Gov. Larry Hogan paid a visit Wednesday to the West Baltimore neighborhood where a police arrest started the chain of events that led to rioting, shooting hoops with residents and meeting with NAACP officials.
The governor's late morning tour of Sandtown-Winchester came within blocks of the site where Baltimore police chased down Freddie Gray and put him -- handcuffed and complaining of breathing difficulties -- in the back of a police van without restraints. Gray died a week later of spinal injuries, sparking the protests and violence that brought the governor to the neighborhood Wednesday.
At the NAACP's satellite office on Gilmor Street, Hogan was briefed by the civil rights organization's city and state presidents on the economic woes and long history of conflict between police and the African-American residents of the neighborhood.
Baltimore NAACP President Tessa Hill-Aston said she didn't know what Gray was thinking when he ran away from police, but said staying still might not have spared him.
"This neighborhood has been known for the police to just pick [you up] and throw you in the car, take you around the corner, beat you . . . and jump you up on the [police] trucks," she said.
Hogan, a Republican who received only 22 percent of the vote in the heavily Democratic city, promised the meeting would be just "the beginning of a dialog."
"We're going to address the underlying causes and there's going to be a lot of time for that,"Hogan said. "Right now we're going to deal with the crisis."
As the NAACP officials walked with Hogan from a neighborhood basketball court to their office, Hill-Aston expressed concern that a planned protest Saturday could bring a return of the violence that wracked the city last Saturday and Monday but tapered off Tuesday.
"When people are angry, you don't need some leaders to provoke," Hill-Aston said.
Hogan expressed some of the same concerns earlier Wednesday at a briefing at the state's command post in a parking lot at the Camden Yards stadium complex. He reported a sharp drop-off in violent incidents Tuesday and praised the city's performance in enforcing the curfew that went into effect at 10 p.m. that night.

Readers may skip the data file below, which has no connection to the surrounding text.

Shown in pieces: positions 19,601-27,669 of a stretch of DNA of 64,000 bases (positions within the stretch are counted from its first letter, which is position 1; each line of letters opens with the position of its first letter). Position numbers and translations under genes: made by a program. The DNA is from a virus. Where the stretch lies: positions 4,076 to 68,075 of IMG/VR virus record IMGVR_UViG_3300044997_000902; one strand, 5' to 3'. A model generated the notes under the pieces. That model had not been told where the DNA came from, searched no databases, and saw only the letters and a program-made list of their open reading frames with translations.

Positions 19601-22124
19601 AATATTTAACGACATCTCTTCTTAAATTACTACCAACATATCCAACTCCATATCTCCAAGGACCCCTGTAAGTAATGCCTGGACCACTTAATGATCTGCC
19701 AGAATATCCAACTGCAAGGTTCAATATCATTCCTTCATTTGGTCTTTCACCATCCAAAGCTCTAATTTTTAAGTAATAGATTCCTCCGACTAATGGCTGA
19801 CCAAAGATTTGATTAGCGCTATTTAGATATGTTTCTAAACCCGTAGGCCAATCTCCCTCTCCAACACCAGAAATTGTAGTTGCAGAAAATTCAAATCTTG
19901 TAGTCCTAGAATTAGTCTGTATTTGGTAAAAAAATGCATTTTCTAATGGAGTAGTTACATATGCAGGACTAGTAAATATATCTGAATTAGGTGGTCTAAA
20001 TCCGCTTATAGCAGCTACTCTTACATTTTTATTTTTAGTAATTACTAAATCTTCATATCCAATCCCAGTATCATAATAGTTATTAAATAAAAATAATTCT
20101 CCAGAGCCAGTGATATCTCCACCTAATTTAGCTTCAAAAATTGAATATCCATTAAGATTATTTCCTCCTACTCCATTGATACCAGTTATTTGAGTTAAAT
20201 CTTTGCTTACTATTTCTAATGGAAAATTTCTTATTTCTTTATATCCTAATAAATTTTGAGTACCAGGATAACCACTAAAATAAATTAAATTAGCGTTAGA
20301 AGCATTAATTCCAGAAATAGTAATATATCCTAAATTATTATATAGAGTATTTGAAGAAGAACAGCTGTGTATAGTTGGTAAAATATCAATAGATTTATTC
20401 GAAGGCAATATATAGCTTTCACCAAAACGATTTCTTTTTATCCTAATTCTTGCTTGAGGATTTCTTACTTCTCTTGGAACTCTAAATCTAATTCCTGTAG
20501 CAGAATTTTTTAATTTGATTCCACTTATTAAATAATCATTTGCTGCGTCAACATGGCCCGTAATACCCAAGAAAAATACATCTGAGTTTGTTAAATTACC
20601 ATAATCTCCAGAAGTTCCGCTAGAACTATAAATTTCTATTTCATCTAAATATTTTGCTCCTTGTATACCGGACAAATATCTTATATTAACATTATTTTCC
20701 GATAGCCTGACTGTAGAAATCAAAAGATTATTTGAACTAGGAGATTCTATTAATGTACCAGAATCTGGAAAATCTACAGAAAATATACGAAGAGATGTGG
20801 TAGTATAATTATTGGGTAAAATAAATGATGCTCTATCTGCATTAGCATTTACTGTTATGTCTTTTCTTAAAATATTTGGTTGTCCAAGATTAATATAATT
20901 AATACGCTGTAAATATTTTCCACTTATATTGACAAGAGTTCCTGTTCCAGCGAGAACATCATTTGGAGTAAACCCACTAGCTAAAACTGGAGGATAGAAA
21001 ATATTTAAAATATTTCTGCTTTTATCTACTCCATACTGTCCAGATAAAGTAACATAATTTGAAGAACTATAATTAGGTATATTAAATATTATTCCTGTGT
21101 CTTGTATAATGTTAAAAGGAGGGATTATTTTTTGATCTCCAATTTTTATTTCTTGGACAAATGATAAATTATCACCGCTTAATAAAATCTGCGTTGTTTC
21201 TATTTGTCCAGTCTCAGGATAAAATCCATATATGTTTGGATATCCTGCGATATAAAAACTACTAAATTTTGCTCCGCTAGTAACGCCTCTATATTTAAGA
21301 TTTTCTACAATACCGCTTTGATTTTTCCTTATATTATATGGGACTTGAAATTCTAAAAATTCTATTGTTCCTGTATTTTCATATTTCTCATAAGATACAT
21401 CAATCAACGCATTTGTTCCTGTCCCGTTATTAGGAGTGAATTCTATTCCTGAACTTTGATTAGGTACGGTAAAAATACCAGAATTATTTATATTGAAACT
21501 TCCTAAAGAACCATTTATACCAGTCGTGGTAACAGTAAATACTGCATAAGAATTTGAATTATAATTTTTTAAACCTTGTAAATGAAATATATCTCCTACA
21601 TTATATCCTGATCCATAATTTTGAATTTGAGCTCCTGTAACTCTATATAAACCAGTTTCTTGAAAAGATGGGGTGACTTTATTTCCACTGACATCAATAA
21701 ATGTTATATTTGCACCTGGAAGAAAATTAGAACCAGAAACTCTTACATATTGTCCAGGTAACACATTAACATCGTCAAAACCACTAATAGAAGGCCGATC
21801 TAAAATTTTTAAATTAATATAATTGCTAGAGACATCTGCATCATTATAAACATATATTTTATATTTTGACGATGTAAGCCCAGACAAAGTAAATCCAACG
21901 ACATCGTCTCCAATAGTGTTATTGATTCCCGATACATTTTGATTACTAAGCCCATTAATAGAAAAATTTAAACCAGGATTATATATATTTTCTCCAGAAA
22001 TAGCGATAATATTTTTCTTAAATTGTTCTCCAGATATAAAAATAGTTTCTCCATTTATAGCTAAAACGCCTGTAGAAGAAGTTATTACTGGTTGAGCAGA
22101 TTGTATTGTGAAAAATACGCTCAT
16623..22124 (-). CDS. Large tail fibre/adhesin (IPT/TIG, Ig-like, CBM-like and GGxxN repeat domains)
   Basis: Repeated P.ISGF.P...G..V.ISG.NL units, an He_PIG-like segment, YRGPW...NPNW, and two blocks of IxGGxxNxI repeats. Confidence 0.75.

The governor also while also emphasized the key support role of the National Guard troops he activated after rioting broke out Monday. He said that when city police became targets of thrown objects Tuesday night, "we rushed in 40 Humvees" to support them
"It was a terrific night. We're still vigilant," Hogan said. "The city police did a great job."
Hogan, who had previously seemed to be at odds with Mayor Stephanie Rawlings-Blake over the timing of her call for state assistance Monday, had nothing but praise for her Tuesday.
"We're all co-operating. We're all a team," he said."
The governor said that while he was optimistic the state and city had reached a "turning point," he still has concerns about Friday, when police are expected to disclose further information on how Gray died, and Saturday. He said he did not know when the state of emergency he declared Monday will end.
"We're not going to rest until we get through the weekend," he said.
With Oriole Park in the background, Hogan was asked about the baseball team's plans to play a home game against the Chicago White Sox a few hours later with no spectators permitted. Hogan said that was a decision made by Baltimore Police Commissioner Anthony W. Batts, but the governor expressed relief that thousands of people wouldn't be pouring into the area with the command post there.
"Keeping the crowd out of here this morning was a smart move," Hogan said.
After the NAACP meeting, Hill-Alston expressed satisfaction with Hogan's outreach to the civil rights group, praising him for taking the initiative.
On his way to the meeting, Hogan stopped off at a local playground and shot some basketballs with several young men from the community.
Desmond Edmonds, 23, said he's never played hoops with a governor before. "It was pretty good -- a new experience," Edmonds said. "He can shoot."